Though some of the issues and debates were dealt at length and available elsewhere on record as essays , rejoinders and comments, here for the first time, in the sheaf of letters, presented well in scanned copies of originals, and carefully typeset in Telugu and English, the production is in international spirit and style, in presenting a period document, with all its specialties preserved intact.
The controversies around Sri Sri and Narayana Babu’ s importance in literature, perceived personally by Sri Sri, and in a spirited friendly obligation to the latter, by the rest of the VQC, particularly when the poetry of Narayana Babu ( dedicated to the now differing Sri Sri long back by Narayana Babu, (who is a brother in relation to Sri Sri) is being readied posthumously for publication and comments exchanged in the letters, and standpoints taken demonstrate to a point, a side wing view to the unseemly controversy, and thanks to Dr. Tualsi, now allows the readers, a conclusion of their own.
The letters exchanges between the members of VQC, and in general from others, recorded herein also provide a window to understand the story flow of Chaso, and the feedbacks he was receiving. Interestingly, the period of the letters from 1940 to 1987 is also the period in which Chaso was active as a story writer, of course, with many annual periods of silence in between. The letters now made public by Dr. Tulasi, are important to further the understanding of emergence of ARASAM, the stories efflorescence of Chaso, the poetic urges and ambitions of Narayana Babu, Sri Sri and Arudra.
Being original writers, the novelties attempted in letter writing and nick names they used among themselves, and in reference to others as well are interesting material available for the first time. For Instance Tafari Hail-Lasky (Ethiopia’s last emperor, a polyglot – 1882-1975), is a local indication to similarly talented Ronanki Appala Swami, and Telugu abbreviations ‘a’ and “aa” ( first two letters of the alphabet) indicate about Anisetti Subbarao and Arudra, and EERAA indicates about Setti Easwara Rao. Dates of letters were experimentally mentioned ( for instance 4.4.44 is written by Arudra as 8.8.88 and Sri Sri and Chaso also join in such mild methods of madness in dating letters etc.,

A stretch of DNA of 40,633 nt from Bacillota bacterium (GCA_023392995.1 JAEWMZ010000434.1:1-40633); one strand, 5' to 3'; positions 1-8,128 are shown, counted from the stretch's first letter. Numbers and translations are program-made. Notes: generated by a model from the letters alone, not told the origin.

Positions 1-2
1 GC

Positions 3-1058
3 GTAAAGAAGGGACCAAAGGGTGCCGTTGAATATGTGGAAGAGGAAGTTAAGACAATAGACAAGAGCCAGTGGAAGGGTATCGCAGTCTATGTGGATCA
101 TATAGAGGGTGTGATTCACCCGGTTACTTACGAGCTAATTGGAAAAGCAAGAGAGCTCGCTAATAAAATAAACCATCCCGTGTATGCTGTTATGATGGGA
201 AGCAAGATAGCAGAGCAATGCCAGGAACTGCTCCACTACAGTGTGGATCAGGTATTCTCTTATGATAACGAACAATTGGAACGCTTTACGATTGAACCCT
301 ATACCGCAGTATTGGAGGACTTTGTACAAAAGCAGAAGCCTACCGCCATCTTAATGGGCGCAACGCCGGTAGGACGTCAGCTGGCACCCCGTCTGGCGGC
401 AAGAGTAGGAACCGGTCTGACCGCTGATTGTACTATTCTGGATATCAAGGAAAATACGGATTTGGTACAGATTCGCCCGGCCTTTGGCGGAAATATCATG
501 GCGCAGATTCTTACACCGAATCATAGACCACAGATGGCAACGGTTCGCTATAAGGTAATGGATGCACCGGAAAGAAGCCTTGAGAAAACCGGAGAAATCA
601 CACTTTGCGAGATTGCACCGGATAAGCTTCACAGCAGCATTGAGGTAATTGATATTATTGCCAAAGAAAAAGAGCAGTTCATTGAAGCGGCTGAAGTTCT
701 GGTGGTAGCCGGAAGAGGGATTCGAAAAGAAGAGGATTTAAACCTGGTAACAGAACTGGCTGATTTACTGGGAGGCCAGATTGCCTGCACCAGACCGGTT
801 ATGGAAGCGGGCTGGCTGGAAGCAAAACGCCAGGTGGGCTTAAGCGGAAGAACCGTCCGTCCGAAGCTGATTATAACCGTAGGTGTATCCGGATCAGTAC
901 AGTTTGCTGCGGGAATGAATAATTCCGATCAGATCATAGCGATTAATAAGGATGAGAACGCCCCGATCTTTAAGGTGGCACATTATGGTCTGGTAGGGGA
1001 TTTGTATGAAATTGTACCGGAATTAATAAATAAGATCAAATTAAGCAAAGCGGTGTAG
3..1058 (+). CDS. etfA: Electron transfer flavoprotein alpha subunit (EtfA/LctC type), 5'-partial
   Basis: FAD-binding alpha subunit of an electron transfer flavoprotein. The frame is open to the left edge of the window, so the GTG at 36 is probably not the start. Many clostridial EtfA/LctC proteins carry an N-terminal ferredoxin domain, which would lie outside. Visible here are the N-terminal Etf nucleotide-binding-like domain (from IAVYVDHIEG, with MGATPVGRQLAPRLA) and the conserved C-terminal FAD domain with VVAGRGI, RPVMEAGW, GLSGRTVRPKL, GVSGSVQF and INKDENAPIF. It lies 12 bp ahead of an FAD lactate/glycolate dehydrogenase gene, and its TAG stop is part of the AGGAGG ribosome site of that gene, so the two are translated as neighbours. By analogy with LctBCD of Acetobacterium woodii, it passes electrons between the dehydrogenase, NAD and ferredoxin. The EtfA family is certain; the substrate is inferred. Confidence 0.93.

This wealth of correspondence started in 1940s, continued up to mid 1980s, and eagerly talked about for the last thirty years, is out for the first time, in a comprehensive manner, and Dr. Tulasi, for all the interest and pains taken by her, to bring out this volume as a Chaso Sphoorti Publication, is also incidentally a child character during the period, and is mentioned in some of the letters. Though the letters in themselves are not complete and are to be read together with much of the information recorded elsewhere already, for the first time these additional links complete the full circle and focus additional light on those steamy episodes, and inspiring accounts, concerning stalwarts of Telugu modern literature.
Truly this treasure can be called as “Letterature@ Chaso Haveli”, and the arc of modernity started with the magnum opus work of Gurajada in 1897 (print year of Kanyasulkam) can be stretched up to 1998, the year of demise of Arudra, youngest member of the VQC, and in the ten decades of time in between, ranging right from Gurajada to Arudra, all the stalwarts from the Telugu East, have registered their superb performances. Therefore, these letters are the different sails held aloft by every one of Vizianagaram Quality Circle, on their individual cruises sharing a collective passion through the gentle and rough seas of life and literature, who left their own indelible mark on the currents of history.
The collection of letters is a must for literary connoisseurs priced at Rs. 350/- and available at all leading book stores, in both the states.